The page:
Online diamond jeweler Blue Nile has agreed to be acquired by an investor group that includes Bain Capital Private Equity and Bow Street LLC for about $500 million in cash, or $40.75 per share, an offer that’s a third higher than its Friday closing price, according to a company statement released Monday.
The deal has no financial condition and will close in the first quarter of 2017, after which the retailer will become a private company. BofA Merrill Lynch is Blue Nile’s exclusive financial advisor, and Wilson Sonsini Goodrich & Rosati is its legal advisor. Goldman Sachs & Co is providing debt for the transaction, and Kirkland & Ellis LLP is serving as legal advisor to the investor group.
Under the terms of the merger agreement, Blue Nile may solicit alternative acquisition proposals from third parties during a 30-day "go-shop" period, following the date of execution of the merger agreement.
Seattle-based Blue Nile, founded in 1999, has become the largest online seller of engagement rings, wedding rings and fine jewelry, disrupting the space in the traditional way e-commerce merchants do — by undercutting rivals on price. The retailer has since begun to open physical stores.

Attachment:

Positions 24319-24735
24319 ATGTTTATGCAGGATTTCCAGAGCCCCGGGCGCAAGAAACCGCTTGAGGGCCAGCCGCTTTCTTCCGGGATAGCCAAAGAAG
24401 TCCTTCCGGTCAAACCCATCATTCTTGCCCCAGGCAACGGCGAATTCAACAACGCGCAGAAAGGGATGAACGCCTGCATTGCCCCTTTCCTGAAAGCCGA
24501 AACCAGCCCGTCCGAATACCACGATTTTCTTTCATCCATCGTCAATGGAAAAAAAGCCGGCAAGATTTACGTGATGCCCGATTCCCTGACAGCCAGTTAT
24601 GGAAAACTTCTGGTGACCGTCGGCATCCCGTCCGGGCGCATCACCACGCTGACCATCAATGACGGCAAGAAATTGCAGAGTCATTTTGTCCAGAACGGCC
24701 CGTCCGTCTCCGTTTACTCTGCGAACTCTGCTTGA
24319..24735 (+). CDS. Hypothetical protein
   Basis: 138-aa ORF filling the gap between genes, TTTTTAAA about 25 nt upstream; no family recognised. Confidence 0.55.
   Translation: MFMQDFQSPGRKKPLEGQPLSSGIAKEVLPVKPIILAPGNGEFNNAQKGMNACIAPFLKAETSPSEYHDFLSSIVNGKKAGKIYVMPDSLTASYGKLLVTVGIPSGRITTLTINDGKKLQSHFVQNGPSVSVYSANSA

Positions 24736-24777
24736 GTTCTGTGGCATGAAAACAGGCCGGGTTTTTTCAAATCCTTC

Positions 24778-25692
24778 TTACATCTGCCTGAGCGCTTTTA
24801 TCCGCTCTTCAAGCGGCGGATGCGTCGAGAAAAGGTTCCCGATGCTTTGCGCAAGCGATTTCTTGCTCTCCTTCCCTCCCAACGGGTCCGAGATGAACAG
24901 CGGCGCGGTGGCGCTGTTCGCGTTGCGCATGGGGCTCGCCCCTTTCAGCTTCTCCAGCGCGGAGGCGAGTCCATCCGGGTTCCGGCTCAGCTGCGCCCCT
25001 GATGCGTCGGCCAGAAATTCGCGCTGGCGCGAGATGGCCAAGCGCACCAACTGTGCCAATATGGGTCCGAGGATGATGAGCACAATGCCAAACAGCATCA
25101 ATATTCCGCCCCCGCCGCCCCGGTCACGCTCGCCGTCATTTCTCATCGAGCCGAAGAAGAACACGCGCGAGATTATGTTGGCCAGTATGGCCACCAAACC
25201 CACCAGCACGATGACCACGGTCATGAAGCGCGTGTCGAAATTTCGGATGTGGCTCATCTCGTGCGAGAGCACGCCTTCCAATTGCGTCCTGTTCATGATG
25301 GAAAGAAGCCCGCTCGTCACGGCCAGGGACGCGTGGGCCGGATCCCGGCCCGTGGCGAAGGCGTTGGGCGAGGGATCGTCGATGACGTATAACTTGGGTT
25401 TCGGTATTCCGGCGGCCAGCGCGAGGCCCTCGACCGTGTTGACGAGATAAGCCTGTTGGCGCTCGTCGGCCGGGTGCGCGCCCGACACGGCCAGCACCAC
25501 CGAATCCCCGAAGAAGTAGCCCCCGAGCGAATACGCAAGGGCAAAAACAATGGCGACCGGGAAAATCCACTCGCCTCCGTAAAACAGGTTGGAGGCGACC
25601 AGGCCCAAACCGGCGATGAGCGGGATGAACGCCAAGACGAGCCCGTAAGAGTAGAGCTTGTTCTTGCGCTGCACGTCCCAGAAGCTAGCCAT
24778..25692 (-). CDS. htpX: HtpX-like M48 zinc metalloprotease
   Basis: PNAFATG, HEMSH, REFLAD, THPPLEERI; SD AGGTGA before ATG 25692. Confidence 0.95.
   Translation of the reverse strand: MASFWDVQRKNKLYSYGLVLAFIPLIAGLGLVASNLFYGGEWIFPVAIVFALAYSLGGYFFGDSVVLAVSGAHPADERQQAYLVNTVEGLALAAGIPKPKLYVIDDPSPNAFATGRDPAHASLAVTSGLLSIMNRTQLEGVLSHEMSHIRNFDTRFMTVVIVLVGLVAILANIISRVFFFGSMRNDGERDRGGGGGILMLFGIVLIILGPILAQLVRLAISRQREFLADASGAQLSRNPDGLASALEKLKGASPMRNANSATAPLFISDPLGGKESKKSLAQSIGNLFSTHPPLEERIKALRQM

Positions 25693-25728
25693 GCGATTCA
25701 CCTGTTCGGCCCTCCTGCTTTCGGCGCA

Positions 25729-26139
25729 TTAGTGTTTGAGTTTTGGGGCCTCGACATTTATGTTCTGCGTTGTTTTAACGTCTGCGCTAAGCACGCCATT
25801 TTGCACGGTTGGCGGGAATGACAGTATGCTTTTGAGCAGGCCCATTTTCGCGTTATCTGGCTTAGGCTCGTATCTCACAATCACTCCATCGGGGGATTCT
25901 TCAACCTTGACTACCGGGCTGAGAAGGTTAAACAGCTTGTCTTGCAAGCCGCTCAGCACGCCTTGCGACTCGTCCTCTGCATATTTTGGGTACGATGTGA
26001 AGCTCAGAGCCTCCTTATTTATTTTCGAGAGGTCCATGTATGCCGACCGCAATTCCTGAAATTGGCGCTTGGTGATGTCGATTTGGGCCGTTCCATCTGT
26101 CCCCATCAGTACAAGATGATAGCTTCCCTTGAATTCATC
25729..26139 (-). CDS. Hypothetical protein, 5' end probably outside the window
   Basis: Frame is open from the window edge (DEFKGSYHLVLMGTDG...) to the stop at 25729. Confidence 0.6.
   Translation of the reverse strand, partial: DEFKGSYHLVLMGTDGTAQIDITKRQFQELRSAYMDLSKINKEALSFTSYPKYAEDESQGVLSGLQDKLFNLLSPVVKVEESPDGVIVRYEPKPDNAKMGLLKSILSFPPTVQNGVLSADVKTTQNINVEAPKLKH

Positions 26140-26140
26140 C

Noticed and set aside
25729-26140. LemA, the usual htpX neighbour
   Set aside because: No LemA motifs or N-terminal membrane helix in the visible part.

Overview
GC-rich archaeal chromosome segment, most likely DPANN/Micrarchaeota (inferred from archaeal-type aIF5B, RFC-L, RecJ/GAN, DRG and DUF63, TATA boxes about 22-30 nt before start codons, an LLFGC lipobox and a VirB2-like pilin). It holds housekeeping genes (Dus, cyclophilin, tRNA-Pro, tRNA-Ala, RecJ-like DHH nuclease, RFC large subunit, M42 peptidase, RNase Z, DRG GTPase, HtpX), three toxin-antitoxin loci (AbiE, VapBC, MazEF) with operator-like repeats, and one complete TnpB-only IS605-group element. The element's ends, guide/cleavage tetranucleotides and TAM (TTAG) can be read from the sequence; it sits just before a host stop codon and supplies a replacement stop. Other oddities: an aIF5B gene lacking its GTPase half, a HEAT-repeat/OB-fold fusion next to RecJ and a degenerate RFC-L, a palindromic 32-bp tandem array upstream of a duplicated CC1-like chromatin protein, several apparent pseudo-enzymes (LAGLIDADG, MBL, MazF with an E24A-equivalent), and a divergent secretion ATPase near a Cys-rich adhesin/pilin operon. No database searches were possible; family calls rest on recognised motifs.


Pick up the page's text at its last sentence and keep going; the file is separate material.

Despite its success in the market, the company’s fortunes have fallen of late. The retailer also announced third quarter earnings, showing U.S. engagement net sales decreased 8.5% to $59.5 million, compared to $65.0 million for the third quarter in 2015. Q3 international net sales were $20.3 million, compared to $19.9 million for the third quarter in 2015, an increase of 1.8%. Excluding the impact from changes in foreign exchange rates, international net sales in the quarter increased 4.2%.
While the jeweler attracts consumers on a budget, it has garnered criticism for not showing the actual diamonds people are buying on its website. That gives it a disadvantage against Costco, another seller of diamond jewelry and engagement rings at prices below those found at local jewelers or at upscale jewelers like Tiffany.
Going private would allow Blue Nile to fashion a turnaround away from the glare of Wall Street. The company canceled its conference call with analysts in light of the acquisition announcement, which shareholders unanimously approved. "This is an opportunity to acquire a true disruptor in a fundamentally attractive and growing segment of the diamond industry," Ryan Cotton, a managing director at Bain Capital Private Equity, said in a statement. "[W]e believe the company will continue to grow as educated consumers continue to seek easy and convenient shopping experiences that deliver transparent pricing and enhanced value."